Like most readers, I have shelves filled with books at home, but there’s nothing quite like being in a (very large) room filled with books and others who enjoy reading. Now you may say, “well what about libraries?” and while I do like visiting libraries, I find the total-quiet of a library a little unsettling at times. However, a bookshop filled with the hum of people talking, whether it be to the person they’re shopping with, or to an employee of the store, all discussing books or giving recommendations, now that’s an atmosphere you don’t get anywhere else.

Do you agree with my top 3 things that make bookshops some of the nicest places you can visit? What are your top 3 things?

Happy book buying/browsing!

Elanor 🙂

I’m dreaming…of owning a bookshop

Hi all!

Now, like everyone, I’ve had various ideas with regards to my goals for the future and what my “dream job” is and I can honestly say that one of the jobs I’ve considered most in my 18.5 years on this Earth is opening up my own bookshop.

Some may laugh and say that it’s a ridiculous idea and that I clearly haven’t thought it through, but I’ve put a ridiculous amount of thought into this.

My dream bookshop would have a small café, selling tea, coffee, soft drinks and cakes only, with comfy chairs for shoppers to begin their new books, or simply to sit and chat.

I’d love to have the shop divided into two sections, for brand-new and second-hand books, making it possible for anyone to shop there, regardless of their budget.

In an ideal world, my bookshop would be ran by myself and a handful of my closest friends, and possibly even a few family members.

Obviously, with a vast range of other bookshops selling both brand-new and second-hand books, my shop would be up against a great deal of competition, therefore making it important to ensure that it stood out.

I’m not aware of any form of book clubs or groups in my local area, so a good place to start would be to set one up within my shop (this could take place in the café area). Depending on popularity, it may even be possible to arrange and hold events for children (e.g. a children’s book club in addition to the normal one).

With all that said, when opening up any form of your own business, you’re bound to come across any number of difficulties, some of which you may not have even anticipated for; whether it be issues with budgeting or ordering of stock, or even be due to an underestimation of the level of competition from other businesses.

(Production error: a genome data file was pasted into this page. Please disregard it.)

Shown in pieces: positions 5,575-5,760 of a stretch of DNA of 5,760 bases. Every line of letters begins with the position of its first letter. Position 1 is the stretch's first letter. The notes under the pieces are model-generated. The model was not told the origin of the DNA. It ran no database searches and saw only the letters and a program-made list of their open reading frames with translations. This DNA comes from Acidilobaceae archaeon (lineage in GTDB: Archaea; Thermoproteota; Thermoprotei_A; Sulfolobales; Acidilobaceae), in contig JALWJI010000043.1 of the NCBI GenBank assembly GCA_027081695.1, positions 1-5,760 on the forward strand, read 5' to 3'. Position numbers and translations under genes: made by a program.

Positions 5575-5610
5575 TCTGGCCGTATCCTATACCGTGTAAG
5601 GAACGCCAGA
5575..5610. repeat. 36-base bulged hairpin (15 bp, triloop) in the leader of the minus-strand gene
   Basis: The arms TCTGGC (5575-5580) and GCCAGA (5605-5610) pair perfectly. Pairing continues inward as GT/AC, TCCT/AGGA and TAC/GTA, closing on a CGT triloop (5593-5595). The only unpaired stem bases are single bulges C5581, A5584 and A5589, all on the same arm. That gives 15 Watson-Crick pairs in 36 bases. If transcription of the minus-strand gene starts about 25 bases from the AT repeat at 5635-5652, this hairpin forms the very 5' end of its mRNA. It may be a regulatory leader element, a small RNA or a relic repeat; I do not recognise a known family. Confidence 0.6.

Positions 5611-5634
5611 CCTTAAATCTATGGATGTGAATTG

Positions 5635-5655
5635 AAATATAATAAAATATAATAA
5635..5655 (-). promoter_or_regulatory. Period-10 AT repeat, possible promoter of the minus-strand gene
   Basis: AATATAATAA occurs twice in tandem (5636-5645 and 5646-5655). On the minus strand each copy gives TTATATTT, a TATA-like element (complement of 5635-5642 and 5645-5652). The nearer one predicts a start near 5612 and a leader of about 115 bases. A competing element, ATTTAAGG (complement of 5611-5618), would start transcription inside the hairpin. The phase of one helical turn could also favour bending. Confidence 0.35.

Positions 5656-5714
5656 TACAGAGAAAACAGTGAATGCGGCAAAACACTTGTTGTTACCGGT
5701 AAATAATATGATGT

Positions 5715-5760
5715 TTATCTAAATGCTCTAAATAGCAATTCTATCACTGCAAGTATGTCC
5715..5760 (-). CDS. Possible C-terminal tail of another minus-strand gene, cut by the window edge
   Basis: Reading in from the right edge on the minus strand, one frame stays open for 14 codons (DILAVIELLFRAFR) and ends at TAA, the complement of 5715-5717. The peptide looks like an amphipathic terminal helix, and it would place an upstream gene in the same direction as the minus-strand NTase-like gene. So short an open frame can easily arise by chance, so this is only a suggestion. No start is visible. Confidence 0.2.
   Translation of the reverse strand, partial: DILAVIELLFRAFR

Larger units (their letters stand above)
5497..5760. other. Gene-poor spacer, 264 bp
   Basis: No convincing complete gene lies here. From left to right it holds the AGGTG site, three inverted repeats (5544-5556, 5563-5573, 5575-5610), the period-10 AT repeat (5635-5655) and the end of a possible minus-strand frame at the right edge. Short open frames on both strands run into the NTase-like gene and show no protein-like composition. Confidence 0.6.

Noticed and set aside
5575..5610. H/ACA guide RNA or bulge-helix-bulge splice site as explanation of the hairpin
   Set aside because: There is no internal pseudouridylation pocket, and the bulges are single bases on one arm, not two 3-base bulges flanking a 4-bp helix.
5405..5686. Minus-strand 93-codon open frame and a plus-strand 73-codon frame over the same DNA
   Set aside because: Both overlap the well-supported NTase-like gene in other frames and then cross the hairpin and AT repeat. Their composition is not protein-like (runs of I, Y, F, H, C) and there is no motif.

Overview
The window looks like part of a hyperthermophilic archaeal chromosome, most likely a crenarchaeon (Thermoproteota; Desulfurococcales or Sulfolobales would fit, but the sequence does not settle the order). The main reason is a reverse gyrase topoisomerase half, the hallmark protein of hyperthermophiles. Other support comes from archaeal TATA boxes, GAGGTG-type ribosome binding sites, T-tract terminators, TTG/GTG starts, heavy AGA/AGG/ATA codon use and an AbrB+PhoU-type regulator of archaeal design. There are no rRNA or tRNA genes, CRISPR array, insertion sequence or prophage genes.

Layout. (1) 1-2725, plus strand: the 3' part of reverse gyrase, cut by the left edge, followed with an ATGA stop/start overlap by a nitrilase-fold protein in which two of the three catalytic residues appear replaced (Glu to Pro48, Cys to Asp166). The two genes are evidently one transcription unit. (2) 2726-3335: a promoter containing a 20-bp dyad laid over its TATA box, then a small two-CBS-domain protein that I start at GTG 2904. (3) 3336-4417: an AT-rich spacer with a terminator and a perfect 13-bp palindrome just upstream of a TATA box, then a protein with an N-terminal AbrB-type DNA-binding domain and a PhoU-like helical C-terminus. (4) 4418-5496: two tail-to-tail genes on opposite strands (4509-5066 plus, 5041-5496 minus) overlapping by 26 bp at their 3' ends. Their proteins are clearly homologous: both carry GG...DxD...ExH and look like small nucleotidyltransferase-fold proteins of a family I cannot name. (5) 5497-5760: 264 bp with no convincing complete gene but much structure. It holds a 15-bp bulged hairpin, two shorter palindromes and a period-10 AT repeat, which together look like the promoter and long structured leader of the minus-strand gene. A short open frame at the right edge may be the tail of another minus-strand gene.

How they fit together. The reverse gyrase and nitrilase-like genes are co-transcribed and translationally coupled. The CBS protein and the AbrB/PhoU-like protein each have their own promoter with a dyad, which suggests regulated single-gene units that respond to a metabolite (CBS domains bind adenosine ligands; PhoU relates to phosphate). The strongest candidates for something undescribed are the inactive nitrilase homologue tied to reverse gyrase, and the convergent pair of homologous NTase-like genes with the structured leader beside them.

However, for now, this bookshop is nothing but a dream…but who knows, maybe one day I will open up my own bookshop (fingers crossed)!

Keep dreaming!

Elanor 🙂

a(nother) series I was unable to finish

Hi all!

Now it’s not often that I give up on a series (or trilogy)…I even ended up finishing the Divergent trilogy, after I swore I wouldn’t (still haven’t read Four but it is on my tbr), but there are some series that I just can’t seem to get into.

Miss Peregrine’s Home for Peculiar Children was a trilogy I couldn’t wait to read. I loved the sound of it, I’d heard good reviews and everyone seemed to love it. Everyone apart from me.

I finally read the first book in this trilogy last year and I really struggled to get into it. This trilogy was one I’d been looking forward to reading and, I’ll admit, I had high expectations for. Unfortunately, the book didn’t live up to my expectations and it took me a while to actually finish reading. By the time I’d reached the end of the book, I knew I wouldn’t be reading the others and I felt a little disappointed…almost as though I had been let down.

Since then, several months have passed and I have since started reading a new series: Pittacus Lore’s Lorien Legacies. From what I can gather, this series has been around a while and I arrived to this party late.